“It’s a tough, real circumstance that we have to be mindful of,” Fischer said, adding that while homes are selling briskly now, he’s concerned about the future if job losses continue to mount.
Jessica Dominguez and her husband, Joseph, founded their Love Thy Neighbor real estate company to help low- and moderate income families buy homes. Some of their business is for market-rate homes. They also steer buyers who meet income limits to programs that, using subsidies and other measures, offer homes for under $250,000.
The Dominguezes have seen buyers scrambling for homes in the $600,000s. But demand for lower priced homes has declined. Joseph said many of the people who would qualify for affordable housing programs may be among those who have lost jobs because of the pandemic’s impact on the economy, or who fear they will soon lose work.
Joseph said homeownership can provide stability in uncertain times. He speaks from experiencing, saying that before starting Love Thy Neighbor he was stuck in a rental agreement that required him to give two months’ notice if he planned to leave. But it did not require the landlord to tell him in advance how much rent might increase. He had to break his lease when he learned he faced a 42 percent increase, and the landlord sued him for two months’ rent.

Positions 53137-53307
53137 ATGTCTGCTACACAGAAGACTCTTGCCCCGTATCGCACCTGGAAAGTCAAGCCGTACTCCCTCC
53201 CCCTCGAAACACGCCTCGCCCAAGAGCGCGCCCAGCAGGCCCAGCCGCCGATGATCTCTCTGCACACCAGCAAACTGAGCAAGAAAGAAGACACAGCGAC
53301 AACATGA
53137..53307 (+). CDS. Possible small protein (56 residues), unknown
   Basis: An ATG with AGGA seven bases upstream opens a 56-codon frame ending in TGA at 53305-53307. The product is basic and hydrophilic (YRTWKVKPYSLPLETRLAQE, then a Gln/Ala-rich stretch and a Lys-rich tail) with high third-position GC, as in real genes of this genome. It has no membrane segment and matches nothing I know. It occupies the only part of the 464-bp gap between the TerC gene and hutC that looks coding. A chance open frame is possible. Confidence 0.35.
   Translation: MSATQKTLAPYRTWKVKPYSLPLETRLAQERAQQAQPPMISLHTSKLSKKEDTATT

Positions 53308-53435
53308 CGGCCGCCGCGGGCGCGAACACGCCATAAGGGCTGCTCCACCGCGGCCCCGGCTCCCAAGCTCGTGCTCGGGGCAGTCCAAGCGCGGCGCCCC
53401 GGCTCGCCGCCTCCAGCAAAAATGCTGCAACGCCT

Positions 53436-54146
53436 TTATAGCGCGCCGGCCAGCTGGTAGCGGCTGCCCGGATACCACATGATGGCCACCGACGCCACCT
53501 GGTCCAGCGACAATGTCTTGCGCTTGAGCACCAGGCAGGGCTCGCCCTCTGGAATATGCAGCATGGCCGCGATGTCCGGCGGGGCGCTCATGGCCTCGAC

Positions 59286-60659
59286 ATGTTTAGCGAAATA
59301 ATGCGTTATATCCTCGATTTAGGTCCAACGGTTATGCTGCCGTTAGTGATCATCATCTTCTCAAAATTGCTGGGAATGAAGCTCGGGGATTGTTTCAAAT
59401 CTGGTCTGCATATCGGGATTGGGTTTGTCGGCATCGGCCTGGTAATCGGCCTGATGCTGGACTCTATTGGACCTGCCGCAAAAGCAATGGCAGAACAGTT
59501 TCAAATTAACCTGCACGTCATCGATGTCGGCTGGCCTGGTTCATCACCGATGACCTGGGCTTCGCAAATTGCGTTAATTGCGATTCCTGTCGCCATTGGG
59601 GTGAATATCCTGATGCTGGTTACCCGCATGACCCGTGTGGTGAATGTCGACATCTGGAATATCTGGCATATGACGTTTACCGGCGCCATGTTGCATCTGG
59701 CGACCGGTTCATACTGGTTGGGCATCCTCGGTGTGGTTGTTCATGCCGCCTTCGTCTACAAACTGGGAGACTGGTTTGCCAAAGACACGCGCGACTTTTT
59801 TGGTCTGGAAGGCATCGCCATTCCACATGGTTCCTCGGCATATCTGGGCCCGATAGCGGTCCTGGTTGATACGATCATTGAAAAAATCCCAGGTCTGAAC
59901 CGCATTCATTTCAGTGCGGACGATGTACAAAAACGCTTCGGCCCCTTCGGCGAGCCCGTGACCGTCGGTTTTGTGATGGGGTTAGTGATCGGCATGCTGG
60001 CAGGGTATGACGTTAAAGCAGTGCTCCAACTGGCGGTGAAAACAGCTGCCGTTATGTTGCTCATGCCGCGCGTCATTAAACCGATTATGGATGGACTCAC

“Renting is not designed to help people. At all,” he said. “We’re trying to help people who’ve given up hope of homeownership.”
Some people may be feeling particularly hopeless as they see home prices go higher and higher. But those who have been able to save, or who might qualify for down payment assistance, could end up with a mortgage that is similar to what they are now paying in rent, without the risk of a landlord suddenly raising the price.
Muriel Williams-Thompson said homes in the $450,000 range, a price point many of her clients who are now renting can afford, are in high demand.
“It’s extremely competitive,” said Williams-Thompson, whose realty company, Town and Country, was founded in Denver in the 1950s by her grandfather, a pioneering Black realtor and mortgage lender.
Williams-Thompson said families seeking moderately priced homes are competing not just against other families, but investors planning on making renovations that will make the homes less affordable.
“The investors are extremely aggressive,” she said.
She counsels clients that they may have to settle for a smaller home in a less desirable neighborhood. But the key is to get into the market now, in part because interest rates are low, and build equity for later.
“Maybe this is not your dream home,” Williams-Thompson said she tells clients. “But maybe we can use it as a tool to get there.”